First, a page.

14. A lock as claimed in claim 12, wherein said cartridge is a non-functioning dummy mechanically configured such that when latchably engaged in said second portion of said secure housing of said lock said cartridge does not interact with any of said mechanical components of said first portion of said lock thereby necessitating use of said mechanical key-operated lock and key therefor to release said lock permit rotatable movement of said rotatable handle means to displace said retaining pin to manually release said lock.
15. A lock as claimed in claim 1, wherein said electronics module incorporates a programmable application specific integrated circuit (ASIC).
16. A lock as claimed in claim 1, wherein the circuitry of said electronics module incorporates means for storing and the identity, date and time of use of each and every non-contact key means used to generate an authorisation signal to operate said lock thereby maintaining an audit trail.
17. A lock as claimed in claim 1, wherein said mechanical key-operated lock is a cylinder lock.
18. An electronics module for use with a lock, as claimed in claim 1.
19. A lock as claimed in claim 1, comprising wireless communications means for communicating with remote transceiver means.
Description
CROSS-REFERENCE TO RELATED APPLICATION

This application is a National Phase Patent Application of International Application Number PCT/GB03/00333, filed on Jan. 27, 2003, which claims priority of British Patent Application Number 0201867.9, filed on Jan. 26, 2002.

The present invention relates to a lock and in particular, but not exclusively, to a lock suitable for remote applications, applications where a number of authorised individuals need to be able to open the lock and where it may subsequently be necessary to seek authorisation from selected individuals without the requirement to obtain the return of a key associated with the lock.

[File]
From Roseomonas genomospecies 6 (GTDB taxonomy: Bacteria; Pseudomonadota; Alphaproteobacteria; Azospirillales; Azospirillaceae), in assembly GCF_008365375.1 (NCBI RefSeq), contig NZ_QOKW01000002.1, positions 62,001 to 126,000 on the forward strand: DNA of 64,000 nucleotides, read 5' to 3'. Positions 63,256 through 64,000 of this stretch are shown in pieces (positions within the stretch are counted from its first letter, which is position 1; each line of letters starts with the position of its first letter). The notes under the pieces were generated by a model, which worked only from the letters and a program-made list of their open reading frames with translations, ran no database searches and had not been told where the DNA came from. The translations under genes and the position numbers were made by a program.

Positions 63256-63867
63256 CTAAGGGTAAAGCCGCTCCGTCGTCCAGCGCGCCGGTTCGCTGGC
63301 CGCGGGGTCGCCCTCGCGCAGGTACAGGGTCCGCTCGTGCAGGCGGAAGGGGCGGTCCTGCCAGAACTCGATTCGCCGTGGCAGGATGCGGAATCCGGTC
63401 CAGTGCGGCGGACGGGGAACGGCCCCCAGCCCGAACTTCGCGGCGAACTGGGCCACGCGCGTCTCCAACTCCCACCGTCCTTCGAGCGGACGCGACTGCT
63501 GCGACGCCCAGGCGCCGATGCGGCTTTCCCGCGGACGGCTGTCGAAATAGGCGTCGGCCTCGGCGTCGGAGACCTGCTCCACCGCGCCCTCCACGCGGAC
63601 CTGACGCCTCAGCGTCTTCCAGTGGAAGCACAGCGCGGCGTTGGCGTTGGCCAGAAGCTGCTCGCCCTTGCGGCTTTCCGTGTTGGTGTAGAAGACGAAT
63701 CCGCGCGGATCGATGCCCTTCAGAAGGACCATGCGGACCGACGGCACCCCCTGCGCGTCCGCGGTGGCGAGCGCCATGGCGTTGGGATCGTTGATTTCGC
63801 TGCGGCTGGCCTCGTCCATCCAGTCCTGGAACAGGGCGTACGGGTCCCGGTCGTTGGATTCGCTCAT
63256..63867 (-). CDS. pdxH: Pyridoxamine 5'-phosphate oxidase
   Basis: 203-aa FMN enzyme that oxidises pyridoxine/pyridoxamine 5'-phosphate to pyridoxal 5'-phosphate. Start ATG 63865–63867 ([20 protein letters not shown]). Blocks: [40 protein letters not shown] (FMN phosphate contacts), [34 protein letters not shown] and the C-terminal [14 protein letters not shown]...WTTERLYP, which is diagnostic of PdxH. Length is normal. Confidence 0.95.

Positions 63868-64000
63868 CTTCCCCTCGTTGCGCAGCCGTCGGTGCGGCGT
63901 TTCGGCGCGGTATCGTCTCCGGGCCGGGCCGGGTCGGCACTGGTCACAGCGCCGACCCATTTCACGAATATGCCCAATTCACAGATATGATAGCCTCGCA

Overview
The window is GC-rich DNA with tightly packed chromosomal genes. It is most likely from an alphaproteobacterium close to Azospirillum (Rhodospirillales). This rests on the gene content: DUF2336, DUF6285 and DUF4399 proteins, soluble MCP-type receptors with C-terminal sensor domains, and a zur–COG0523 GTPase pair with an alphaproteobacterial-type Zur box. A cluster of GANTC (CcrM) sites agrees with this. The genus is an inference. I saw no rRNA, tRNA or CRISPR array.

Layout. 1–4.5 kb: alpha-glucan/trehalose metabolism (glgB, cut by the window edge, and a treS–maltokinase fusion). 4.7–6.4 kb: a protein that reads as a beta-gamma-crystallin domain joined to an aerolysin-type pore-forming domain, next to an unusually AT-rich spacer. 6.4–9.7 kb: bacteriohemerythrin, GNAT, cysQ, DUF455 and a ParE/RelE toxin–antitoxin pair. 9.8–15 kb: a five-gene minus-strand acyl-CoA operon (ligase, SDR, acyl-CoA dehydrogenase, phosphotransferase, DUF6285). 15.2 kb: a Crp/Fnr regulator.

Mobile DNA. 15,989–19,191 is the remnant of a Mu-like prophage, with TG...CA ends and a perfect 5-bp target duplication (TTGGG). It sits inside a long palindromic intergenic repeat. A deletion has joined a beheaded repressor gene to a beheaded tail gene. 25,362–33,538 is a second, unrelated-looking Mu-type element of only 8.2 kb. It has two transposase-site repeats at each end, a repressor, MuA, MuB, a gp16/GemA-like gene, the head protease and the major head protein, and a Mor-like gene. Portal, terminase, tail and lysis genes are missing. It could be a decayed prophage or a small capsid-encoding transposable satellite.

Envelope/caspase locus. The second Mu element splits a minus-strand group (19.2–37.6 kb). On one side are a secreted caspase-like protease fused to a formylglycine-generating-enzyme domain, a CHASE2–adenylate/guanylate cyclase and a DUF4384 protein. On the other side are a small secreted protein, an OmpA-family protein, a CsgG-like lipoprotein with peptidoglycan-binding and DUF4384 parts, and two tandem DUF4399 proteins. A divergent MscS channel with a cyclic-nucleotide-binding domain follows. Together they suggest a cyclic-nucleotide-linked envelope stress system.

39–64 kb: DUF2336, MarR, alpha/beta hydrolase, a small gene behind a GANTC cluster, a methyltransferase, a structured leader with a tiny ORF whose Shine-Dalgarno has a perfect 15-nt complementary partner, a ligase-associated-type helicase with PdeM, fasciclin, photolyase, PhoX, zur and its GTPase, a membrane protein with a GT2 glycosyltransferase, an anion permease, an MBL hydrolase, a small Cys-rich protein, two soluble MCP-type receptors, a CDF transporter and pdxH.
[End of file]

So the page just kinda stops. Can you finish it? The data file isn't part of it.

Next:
The present inventors have identified that there is a need for a lock that is robust, can be operated by a number of individuals and which Is intelligent. “Intelligent” in the sense used herein means that the lock should be able to communicate information relating to an associated key, thus possibly identifying the key operating the lock, and/or identifying different keys and controlling access in dependence on the key used and the logic programmed into the lock. The term “key” encompasses any device which has to be presented to the lock to operate it, particularly the term encompasses electronic programmable cards, sometimes referred to as “smart cards” and tokens or tags, the latter possibly being in the form of a key fob for a key ring. Such keys can communicate by wireless means for example infrared emissions, radio waves or by inductive coupling.

OUTLINE OF THE PRESENT INVENTION